To put this in terms of the investment differential between Set 1 and Set 2, let’s talk in HEP. If I were to utilize the HEP values generated from one of my last fights in ICC (which places Haste at 1.7, Crit at 0.9 and Sp at 1 HEP, for a snipe-healing encounter), the comparison would be 117 HEP versus 110 HEP in favor of Set 1. However, given that I was wearing the t10 2piece, which my Shaman HEP did not yet support, I would estimate that upon re-evaluation, the value of haste would drop to the point where the combined differential of Set 2 would overtake the haste benefit Set 1. (Recent conjecture on EJ’s Shaman forums seems to support this hypothesis, with some reporting significantly decreased haste HEP ratings.) So, if you’re a LHW fan like me and therefore limited by the LHW haste cap, Set 2 seems like it could be the better option.
However, if we look at the values of these sets with regards to CH and HW, the perspective shifts. Set 1’s additional 139 haste will fully benefit your CH, dropping it down to a ~1.6 sec cast time. Your HW will also drop down to a ~1.2sec cast time (with TW), and would easily reach the GCD with the t10 2-piece bonus. Combined with Healing Way, this would amount to a potential 20k+ healing bomb in under 1sec. Even a LHW enthusiast would have to admit, that’s not too shabby at all.
But … and this is one hell of a but … both of these sets absolutely shock me with how much regen they don’t have. At 259 and 241 mp5 respectively, Sets 1 and 2 come in at 164/182 under the 423mp5 I have in my CH-spam set (with unprocced double-solaces). In terms of single-target healing, they fare a little better against my 296 mp5 in my crit-heavy set. Now I will admit, I am definitely at the top end of the spectrum when it comes to mana consumption. But with Festergut25 (normal) testing the limits of my CH-spam longevity this week, I can only imagine what the hard mode encounter will do to me if I elect for reduced regen.
Step 3: Application
As I’m sure most would concede, the goal of a BiS list is to optimize your contribution to the raid on a specific set of encounters. And, as I noted in my disclaimer, not every fight has the same characteristics. For resto shaman, our stat preferences vary, to some degree, based on what type of rotation we’re using—CH will encourage more haste with less crit and spellpower, while single-target healing benefits more from the latter two stats and *comparatively* less from the former. However, given that some players may not have the luxury of time or free access to all available with loot, a more reasonable option might be to pursue a gearset that doesn’t excel significantly in one such stat category, assuring that your gear will be applicable to all situations. Gearsets 1 and 2 actually accomplish this happy medium, with Set 2 looking a little more “middle of the road” than the haste-heavy Set 1.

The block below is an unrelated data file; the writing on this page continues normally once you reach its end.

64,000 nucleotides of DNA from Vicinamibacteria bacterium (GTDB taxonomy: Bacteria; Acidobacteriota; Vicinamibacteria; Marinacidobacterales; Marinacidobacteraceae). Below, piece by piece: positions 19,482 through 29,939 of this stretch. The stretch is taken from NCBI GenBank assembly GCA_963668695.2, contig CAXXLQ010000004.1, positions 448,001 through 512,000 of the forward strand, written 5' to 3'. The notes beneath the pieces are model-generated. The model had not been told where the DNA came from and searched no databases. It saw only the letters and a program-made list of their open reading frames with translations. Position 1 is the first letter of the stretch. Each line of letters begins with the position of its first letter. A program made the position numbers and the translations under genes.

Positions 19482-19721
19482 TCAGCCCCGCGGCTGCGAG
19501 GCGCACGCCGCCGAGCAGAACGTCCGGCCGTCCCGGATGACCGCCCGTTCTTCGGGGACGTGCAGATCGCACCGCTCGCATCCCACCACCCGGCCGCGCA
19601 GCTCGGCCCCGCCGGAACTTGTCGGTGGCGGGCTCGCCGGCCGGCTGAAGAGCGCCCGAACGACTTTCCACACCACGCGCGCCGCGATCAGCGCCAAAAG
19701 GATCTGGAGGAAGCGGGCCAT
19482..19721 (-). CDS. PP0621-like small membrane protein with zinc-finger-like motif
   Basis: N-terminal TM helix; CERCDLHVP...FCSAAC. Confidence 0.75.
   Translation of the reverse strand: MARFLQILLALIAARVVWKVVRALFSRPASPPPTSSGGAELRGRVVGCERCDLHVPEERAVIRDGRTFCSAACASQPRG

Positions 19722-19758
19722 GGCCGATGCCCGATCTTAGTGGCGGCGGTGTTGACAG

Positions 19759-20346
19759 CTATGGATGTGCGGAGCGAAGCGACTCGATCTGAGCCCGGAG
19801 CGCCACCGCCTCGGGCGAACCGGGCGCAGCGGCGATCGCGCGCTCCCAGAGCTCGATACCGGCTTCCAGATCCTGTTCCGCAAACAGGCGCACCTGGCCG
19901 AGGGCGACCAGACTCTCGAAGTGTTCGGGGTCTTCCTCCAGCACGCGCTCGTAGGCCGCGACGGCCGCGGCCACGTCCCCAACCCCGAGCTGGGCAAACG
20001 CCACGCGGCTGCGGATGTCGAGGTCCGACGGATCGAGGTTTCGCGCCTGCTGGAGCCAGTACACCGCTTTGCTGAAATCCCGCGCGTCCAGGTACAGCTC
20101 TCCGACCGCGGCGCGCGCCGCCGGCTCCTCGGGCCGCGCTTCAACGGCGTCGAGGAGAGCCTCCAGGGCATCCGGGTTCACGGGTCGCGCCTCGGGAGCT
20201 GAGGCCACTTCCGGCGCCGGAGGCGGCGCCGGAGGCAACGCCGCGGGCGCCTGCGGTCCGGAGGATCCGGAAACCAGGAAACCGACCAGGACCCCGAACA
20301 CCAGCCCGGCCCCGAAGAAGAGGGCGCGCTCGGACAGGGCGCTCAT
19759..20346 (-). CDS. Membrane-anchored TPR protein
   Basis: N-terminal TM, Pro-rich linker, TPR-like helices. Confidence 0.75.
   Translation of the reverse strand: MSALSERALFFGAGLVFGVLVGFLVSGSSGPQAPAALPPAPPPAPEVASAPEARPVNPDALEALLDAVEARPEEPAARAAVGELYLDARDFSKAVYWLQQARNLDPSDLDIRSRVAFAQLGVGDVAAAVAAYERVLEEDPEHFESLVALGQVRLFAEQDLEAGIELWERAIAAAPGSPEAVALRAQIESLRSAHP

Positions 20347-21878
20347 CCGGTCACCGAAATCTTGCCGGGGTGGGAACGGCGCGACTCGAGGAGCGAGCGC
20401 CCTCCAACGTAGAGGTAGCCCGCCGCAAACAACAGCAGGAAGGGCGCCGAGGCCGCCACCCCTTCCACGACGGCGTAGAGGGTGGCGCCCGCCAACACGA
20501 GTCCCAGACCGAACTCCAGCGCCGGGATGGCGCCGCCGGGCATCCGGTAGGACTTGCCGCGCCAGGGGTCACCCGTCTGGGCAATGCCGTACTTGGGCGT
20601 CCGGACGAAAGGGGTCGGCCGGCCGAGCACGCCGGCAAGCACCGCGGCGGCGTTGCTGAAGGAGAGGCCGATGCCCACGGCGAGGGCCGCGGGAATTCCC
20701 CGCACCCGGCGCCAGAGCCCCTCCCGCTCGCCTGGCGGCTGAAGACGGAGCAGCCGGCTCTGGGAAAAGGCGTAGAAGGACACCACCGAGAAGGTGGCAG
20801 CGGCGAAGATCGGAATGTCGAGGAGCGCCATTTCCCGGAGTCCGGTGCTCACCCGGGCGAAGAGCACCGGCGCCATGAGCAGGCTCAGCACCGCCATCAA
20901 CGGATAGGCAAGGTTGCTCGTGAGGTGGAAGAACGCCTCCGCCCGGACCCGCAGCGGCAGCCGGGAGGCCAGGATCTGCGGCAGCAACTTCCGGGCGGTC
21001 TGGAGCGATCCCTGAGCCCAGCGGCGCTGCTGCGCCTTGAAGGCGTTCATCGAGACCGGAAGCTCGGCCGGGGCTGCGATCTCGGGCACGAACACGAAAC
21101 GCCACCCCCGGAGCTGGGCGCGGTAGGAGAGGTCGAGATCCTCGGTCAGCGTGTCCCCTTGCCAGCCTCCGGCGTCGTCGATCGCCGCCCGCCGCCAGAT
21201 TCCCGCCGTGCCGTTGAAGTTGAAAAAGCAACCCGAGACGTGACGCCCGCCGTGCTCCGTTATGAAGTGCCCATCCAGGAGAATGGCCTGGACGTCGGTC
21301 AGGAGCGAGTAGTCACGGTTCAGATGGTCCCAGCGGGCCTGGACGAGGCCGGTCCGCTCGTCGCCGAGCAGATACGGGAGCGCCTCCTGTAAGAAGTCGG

To give you an even broader view of your options, let’s take a look at my “pick list” for both my haste-based set and my crit one (my thanks to Zigi over at Twenty-Five boxes for penning such an appropriate phrase, so that I can phase out BiS from my vocabulary.) The comparison of my two sets and the aforementioned ones can be found here.
As you can see, Set 3 is designed around higher haste values and, accordingly, much higher mp5, and can drop regen for throughput items as the fight demands. Set 4, on the other hand, is built around maximizing sp and crit while staying close to the LHW haste cap. Gemming in this set deviates slightly from the established resto shaman norm of “haste everywhere”, and takes a page from EJ’s Guild Leader’s strategy of using Reckless Monarch Topazes (12sp/10haste) to provide more power to single-target healing.
As a player who doesn’t often find luck on my side, the above pick lists are very likely to change and adapt in the coming months as I try to work around the fact that, for example, Binding of the Ice Burrower hasn’t dropped for my guild since TOGC was released while Sabatons of Tremoring Earth drop every bloody week. And it absolutely is possible that I might end up in a set similar to those offered up by Gwaiihir and Stassart, because, make no mistake, they definitely do know what they’re talking about when it comes to gear. But hopefully, I’ve at least managed to illustrate that even though Taurens and Belfs wear the same size shoes, when it comes to healing, it definitely isn’t one gearset fits all.